terça-feira, outubro 17, 2006

Relatório da CI - V. Accountability measures

V. Accountability measures

174. In the report of the Secretary-General to the Security Council of August 2004 on the rule of law and transitional justice in conflict and post-conflict societies, it was noted that “justice, peace and democracy are not mutually exclusive objectives, but rather mutually reinforcing imperatives…”.4 It is clear from the many statements made to the Commission in the course of its work that the people of Timor-Leste believe that the key to the advancement of peace and democracy in their country is an end to the culture of impunity and that justice be seen to be done. If this imperative is to be achieved in Timor-Leste, a sustained and substantial long-term effort will be required on the part of the Government and its international partners.

175. In accordance with its mandate, the Commission is required to recommend measures to ensure accountability for crimes and serious violations of human rights allegedly committed during April and May 2006, taking into account that the Government of Timor-Leste considers that the domestic justice system should be the primary avenue of accountability. The Commission has accordingly focused particular attention on the capacity of the Timorese judicial system to support the investigations and prosecutions of the criminal conduct identified in the present report.

A. Existing judicial mechanisms

176. While the Government has shown a strong commitment to the justice sector, including by enacting detailed legislative frameworks, in reality Timor-Leste has what might be described as a minimally functioning judicial system. 4 S/2004/616, summary.

177. The courts and structures under the Constitution which have been established are still developing and the system remains heavily dependent upon international personnel performing line functions. The justice system has been criticized in a number of reports which highlight the causal factors of this weakness. These include the vacuum left after the Indonesian withdrawal in 1999; a certain level of ad hoc planning and distribution of resources during the initial establishment phase; the lack of experienced Timorese legal actors; difficulties associated with the recruitment and use of international personnel; cumbersome language issues; and, as with other sectors, limited resources.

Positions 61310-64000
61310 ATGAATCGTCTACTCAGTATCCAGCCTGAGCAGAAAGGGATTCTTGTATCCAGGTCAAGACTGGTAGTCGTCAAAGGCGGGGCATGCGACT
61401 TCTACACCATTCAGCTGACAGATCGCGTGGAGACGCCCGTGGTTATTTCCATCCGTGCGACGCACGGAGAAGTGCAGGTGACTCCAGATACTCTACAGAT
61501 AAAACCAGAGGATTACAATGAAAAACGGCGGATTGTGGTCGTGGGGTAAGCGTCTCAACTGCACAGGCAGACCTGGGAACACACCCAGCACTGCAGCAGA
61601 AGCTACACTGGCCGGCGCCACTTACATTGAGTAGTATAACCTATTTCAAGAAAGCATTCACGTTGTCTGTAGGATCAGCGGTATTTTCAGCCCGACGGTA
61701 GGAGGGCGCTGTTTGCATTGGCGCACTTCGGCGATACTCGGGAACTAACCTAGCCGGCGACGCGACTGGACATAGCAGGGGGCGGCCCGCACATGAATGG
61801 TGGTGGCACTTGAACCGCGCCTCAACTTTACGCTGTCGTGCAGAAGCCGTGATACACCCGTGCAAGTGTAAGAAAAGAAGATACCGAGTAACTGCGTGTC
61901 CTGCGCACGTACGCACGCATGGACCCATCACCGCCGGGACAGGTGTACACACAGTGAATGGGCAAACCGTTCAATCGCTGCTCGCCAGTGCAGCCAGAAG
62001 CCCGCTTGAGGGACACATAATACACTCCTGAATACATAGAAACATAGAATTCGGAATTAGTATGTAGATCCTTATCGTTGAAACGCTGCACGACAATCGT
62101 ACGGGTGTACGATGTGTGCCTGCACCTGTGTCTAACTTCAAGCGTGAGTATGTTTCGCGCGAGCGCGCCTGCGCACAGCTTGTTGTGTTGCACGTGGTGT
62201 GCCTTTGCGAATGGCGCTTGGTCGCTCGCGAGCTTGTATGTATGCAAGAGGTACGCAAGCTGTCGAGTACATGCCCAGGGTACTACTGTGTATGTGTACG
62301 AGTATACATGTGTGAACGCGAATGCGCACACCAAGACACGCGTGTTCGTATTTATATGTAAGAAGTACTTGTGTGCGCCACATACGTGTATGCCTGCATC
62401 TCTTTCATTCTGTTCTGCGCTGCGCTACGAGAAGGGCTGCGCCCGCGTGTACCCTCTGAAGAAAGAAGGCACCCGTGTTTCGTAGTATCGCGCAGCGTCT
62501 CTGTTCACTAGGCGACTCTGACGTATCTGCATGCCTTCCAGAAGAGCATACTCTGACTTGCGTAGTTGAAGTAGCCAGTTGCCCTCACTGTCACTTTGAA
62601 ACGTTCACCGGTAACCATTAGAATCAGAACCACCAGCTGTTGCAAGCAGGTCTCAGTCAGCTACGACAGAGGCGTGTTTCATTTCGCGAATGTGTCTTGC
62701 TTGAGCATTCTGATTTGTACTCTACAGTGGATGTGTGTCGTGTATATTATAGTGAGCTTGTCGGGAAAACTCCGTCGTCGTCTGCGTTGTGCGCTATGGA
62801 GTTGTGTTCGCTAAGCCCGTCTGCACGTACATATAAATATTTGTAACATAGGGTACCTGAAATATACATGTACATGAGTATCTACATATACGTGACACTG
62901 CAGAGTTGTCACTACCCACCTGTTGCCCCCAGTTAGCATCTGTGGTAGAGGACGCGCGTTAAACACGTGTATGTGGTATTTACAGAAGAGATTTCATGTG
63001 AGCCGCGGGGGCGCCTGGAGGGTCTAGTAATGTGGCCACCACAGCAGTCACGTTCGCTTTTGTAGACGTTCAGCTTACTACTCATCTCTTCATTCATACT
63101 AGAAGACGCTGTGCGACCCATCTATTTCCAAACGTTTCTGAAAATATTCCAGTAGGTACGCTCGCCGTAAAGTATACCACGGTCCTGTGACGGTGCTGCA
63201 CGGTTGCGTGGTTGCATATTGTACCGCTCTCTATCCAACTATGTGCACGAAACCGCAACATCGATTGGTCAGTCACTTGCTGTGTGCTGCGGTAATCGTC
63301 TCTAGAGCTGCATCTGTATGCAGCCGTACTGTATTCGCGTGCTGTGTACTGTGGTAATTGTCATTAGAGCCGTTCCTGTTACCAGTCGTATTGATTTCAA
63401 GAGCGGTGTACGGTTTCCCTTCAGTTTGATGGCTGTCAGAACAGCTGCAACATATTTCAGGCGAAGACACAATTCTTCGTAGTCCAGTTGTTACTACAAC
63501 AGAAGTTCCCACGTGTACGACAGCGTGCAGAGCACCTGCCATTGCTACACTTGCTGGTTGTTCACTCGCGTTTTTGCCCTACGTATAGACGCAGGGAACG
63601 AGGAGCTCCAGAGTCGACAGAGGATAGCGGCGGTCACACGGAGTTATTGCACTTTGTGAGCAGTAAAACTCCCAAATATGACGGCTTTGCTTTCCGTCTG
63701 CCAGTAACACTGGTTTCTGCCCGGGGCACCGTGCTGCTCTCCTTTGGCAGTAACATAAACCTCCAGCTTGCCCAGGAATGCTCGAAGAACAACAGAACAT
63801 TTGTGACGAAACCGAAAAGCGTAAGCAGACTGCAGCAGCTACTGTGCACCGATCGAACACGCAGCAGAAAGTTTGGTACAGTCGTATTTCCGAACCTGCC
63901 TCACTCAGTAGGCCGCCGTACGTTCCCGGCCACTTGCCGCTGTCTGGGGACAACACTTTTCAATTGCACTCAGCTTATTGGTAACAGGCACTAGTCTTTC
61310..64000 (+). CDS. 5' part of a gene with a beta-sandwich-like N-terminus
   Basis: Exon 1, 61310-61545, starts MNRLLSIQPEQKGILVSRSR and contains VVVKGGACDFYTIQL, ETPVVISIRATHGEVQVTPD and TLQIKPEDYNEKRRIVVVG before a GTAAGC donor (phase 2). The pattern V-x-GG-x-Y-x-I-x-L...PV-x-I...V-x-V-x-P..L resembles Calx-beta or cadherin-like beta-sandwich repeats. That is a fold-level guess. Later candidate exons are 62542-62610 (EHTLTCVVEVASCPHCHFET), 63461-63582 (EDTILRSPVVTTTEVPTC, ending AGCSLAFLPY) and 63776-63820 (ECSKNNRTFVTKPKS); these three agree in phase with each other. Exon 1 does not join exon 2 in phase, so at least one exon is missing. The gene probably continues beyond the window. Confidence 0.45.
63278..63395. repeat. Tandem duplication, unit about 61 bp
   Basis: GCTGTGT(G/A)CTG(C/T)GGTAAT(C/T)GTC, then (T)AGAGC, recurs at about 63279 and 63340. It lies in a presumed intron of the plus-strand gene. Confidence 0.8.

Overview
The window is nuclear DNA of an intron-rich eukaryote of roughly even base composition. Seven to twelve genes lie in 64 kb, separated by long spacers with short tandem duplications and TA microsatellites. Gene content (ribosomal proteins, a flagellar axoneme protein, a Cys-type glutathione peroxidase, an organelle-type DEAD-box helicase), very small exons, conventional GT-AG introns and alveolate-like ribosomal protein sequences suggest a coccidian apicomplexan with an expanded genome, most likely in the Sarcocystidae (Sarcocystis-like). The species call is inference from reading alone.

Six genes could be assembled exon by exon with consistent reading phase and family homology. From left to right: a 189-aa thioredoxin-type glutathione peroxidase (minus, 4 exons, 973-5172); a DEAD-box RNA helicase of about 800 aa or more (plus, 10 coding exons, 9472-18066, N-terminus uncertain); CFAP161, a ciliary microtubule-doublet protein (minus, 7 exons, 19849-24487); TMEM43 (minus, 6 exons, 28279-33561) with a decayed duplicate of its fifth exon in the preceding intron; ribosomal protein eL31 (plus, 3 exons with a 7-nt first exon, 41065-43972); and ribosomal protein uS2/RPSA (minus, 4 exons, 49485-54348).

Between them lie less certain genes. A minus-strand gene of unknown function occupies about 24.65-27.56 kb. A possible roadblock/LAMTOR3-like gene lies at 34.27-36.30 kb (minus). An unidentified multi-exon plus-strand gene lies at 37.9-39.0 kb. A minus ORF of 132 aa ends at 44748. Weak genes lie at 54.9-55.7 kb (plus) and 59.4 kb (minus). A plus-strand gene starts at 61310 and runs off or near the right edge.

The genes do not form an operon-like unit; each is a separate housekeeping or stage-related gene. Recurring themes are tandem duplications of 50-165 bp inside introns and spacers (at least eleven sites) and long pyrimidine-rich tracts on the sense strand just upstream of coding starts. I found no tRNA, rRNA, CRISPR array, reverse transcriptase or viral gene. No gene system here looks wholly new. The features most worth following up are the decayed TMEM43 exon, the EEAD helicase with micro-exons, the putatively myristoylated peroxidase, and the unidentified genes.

178. Notwithstanding this weakness, the Commission recognizes that the justice sector to some extent continued to function in the aftermath of recent events. When the international forces began to arrest persons, skeleton staff of the judicial sector undertook pre-trial and detention hearings. The investigation process has commenced in relation to some of the key events. Initial steps of the prosecution process have been taken with respect to a few persons, including the former Minister of the Interior. This is indicative of a strong commitment within the judicial sector to contribute to the continued development of the rule of law in Timor-Leste.

179. In the light of its terms of reference, the Commission has considered carefully the views of the Government that primacy should be given to the domestic judicial system, the strengths and weaknesses of that system and the nature of the crimes committed. In order to ensure accountability for crimes committed during recent events, it is vital that the investigations, prosecutions and trials be, and be seen to be, impartially conducted and free of any political interference. An international tribunal is not considered appropriate given that the crimes under consideration contravene domestic law. The Commission has concluded that criminal cases should be handled within the domestic judicial sector. However, measures are needed to strengthen the ability of the domestic system to handle high-profile cases involving political actors in a manner that will be considered credible by the population.